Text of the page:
Jeddah, May 25 (IANS) Indian External Affairs Minister Salman Khurshid Saturday discussed bilateral issues, including the Nitaqat law, with his Saudi Arabian counterpart Prince Saud Al Faisal as the Indian missions there scrambled to help over 55,000 Indian workers leave the kingdom in adherence to its new stringent work policy.
Addressing a joint press conference with his Saudi Arabian counterpart, Khurshid thanked the Saudi kingdom for “the concessions that Saudi Arabia announced for expatriate workers to correct their status or return to their country without penal action”.
He said Indians are the most preferred community in Saudi Arabia due to their hard work and discipline. “I pointed out the contributions of Indian Diaspora in the economic growth of India and emphasised the importance we attach to the welfare of the Indians abroad,” Khurshid said.
The Indian minister’s visit comes when the Indian Embassy in Riyadh and the consulate in Jeddah and other centres in Dammam and the Eastern Province have issued a second lot of 27,000 Emergency Certificates to enable Indian citizens to leave Saudi Arabia for home due to the Nitaqat policy.
The kingdom last month announced a three-month grace period, which expires July 3, after which they will begin to deport illegal workers.
Under Nitaqat, it is mandatory for local companies to hire one Saudi national for every 10 migrant workers. Over 300,000 firms in Saudi Arabia reportedly do not employ any locals and the Nitaqat policy seeks to deal firmly with this.
The new law also makes it mandatory for foreigners to only work for their legal sponsors, and their spouses can’t take up jobs. The expatriates cannot perform any job other than the one mentioned in their job cards – a rule which many Indians were flouting.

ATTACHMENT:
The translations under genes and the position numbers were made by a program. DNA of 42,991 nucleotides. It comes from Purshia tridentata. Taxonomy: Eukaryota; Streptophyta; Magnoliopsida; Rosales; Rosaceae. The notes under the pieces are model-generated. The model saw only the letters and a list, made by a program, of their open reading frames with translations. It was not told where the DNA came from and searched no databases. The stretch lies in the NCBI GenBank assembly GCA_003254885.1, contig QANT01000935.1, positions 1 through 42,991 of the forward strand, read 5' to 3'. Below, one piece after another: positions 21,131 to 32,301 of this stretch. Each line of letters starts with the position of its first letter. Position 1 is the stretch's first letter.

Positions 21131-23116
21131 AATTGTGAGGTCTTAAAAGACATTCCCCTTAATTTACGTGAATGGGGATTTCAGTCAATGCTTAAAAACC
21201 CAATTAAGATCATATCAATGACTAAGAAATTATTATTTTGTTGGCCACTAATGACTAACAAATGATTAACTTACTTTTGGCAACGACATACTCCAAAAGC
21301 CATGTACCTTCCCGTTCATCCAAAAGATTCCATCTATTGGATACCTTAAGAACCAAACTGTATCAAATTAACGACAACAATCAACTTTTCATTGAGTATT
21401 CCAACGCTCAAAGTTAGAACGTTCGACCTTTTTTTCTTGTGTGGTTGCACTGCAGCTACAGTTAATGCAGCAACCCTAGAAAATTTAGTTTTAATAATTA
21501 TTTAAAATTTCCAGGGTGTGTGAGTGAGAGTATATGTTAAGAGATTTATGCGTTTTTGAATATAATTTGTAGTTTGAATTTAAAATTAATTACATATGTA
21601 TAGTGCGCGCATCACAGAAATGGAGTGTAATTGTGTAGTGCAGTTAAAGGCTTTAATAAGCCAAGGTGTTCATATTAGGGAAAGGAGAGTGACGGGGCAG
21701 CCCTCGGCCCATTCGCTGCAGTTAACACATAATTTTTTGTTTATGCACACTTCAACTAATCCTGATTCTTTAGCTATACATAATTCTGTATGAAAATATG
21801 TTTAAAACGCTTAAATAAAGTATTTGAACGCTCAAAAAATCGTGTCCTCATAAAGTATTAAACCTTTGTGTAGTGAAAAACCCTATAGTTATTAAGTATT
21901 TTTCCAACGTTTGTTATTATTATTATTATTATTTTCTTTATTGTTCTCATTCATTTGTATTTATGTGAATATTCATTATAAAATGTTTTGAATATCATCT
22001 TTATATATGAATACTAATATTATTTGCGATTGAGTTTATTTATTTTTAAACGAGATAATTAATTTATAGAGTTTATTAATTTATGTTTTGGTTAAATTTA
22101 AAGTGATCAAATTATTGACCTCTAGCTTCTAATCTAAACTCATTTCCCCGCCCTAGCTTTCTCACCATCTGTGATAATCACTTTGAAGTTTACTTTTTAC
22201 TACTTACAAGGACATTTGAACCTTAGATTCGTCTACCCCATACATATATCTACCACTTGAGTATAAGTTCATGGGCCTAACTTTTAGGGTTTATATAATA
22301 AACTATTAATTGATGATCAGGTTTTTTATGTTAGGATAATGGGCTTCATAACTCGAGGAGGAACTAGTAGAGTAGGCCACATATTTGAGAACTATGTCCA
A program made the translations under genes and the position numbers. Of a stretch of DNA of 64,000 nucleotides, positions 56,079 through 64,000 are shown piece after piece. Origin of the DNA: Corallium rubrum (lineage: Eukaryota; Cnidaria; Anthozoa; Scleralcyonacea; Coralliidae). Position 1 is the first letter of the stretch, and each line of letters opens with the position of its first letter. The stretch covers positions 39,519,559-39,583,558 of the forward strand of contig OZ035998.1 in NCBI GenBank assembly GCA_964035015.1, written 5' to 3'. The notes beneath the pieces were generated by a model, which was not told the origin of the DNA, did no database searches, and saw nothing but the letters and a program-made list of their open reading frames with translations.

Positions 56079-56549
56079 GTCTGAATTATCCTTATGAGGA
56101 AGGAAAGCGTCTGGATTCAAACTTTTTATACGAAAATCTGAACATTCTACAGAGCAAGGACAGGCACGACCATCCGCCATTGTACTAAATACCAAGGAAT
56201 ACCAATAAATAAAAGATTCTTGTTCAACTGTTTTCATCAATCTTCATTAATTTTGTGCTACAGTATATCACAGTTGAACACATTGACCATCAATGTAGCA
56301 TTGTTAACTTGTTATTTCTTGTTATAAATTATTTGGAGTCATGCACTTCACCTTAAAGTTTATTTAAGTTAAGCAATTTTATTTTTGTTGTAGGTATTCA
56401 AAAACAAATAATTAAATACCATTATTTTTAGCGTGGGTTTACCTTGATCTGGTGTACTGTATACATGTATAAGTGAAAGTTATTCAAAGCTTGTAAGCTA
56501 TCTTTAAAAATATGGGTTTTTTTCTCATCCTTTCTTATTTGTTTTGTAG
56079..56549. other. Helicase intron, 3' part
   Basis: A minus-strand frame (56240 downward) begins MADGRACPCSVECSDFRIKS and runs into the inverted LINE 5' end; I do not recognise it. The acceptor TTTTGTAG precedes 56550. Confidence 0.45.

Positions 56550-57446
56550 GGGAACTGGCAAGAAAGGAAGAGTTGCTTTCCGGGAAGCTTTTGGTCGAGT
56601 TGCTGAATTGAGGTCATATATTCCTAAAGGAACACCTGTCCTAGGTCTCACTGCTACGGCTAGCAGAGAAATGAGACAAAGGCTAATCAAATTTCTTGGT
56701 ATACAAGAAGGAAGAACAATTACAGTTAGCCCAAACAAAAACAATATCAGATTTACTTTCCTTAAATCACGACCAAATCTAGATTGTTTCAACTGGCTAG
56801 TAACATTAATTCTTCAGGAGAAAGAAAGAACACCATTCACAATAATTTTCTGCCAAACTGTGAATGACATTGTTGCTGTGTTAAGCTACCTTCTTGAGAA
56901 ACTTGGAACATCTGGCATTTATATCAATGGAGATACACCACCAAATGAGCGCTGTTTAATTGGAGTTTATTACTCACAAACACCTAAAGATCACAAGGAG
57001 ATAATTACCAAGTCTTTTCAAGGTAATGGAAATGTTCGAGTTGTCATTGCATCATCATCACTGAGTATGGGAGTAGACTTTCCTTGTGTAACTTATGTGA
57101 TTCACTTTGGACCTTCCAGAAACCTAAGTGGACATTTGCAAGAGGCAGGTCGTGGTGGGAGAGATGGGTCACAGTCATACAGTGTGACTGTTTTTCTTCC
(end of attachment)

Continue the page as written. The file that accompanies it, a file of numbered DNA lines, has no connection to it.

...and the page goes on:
There are currently 2.8 million Indian workers in Saudi Arabia.
Before leaving for Jeddah, Khurshid had said over 56,700 Indians are being repatriated from Saudi Arabia in the next one and half months as they have no valid passports and legal permits to stay in the kingdom.
“As of now 56,700 Indian have registered with the Indian Mission for getting exit permit as they have no valid passports or other travel documents,” Khurshid Friday told a group of Urdu editors in New Delhi.
The number is expected to grow.
On May 21, Indian Ambassador Hamid Ali Rao met the Saudi Deputy Minister for Interior Ahmed Al Salem during which they discussed the welfare of the Indian workers, including facilities for immigration and ‘exit’ for Indian nationals.
The Indian embassy has also roped in a large number of Indians as volunteers to man the help desks in various cities of Saudi Arabia, especially for translation and interpretation work.
In his address, Khurshid said India regards Saudi Arabia as one of its most valued strategic partners. He also said he was carrying a personal message from Prime Minister Manmohan Singh for King Abdullah.
Both sides held talks on a number of bilateral, regional and multilateral issues of common and mutual interest. They reviewed the progress in implementation of the Delhi Declaration and Riyadh Declaration and “expressed satisfaction at the state of our bilateral relationship and discussed ways and means to further strengthen the strategic partnership”, he said.
He also expressed satisfaction at the progress in their defence and security relations. “The visit of Defence Minister (Antony) in February last year, the first by an Indian defence minister, and the exchange of other defence delegations have contributed in strengthening our defence and security engagement”, he said.
Both sides also discussed the menace of terrorism the world continues to face and agreed to further strengthen their counter-terrorism cooperation. They also discussed regional issues, including Syria.
The opinions, beliefs and viewpoints expressed by authors, news service providers on this page do not necessarily reflect the opinions, beliefs and viewpoints of Hill Post. Any views or opinions are not intended to malign any religion, ethnic group, club, organization, company, or individual.
Hill Post makes no representations as to the accuracy or completeness of any information on this site page.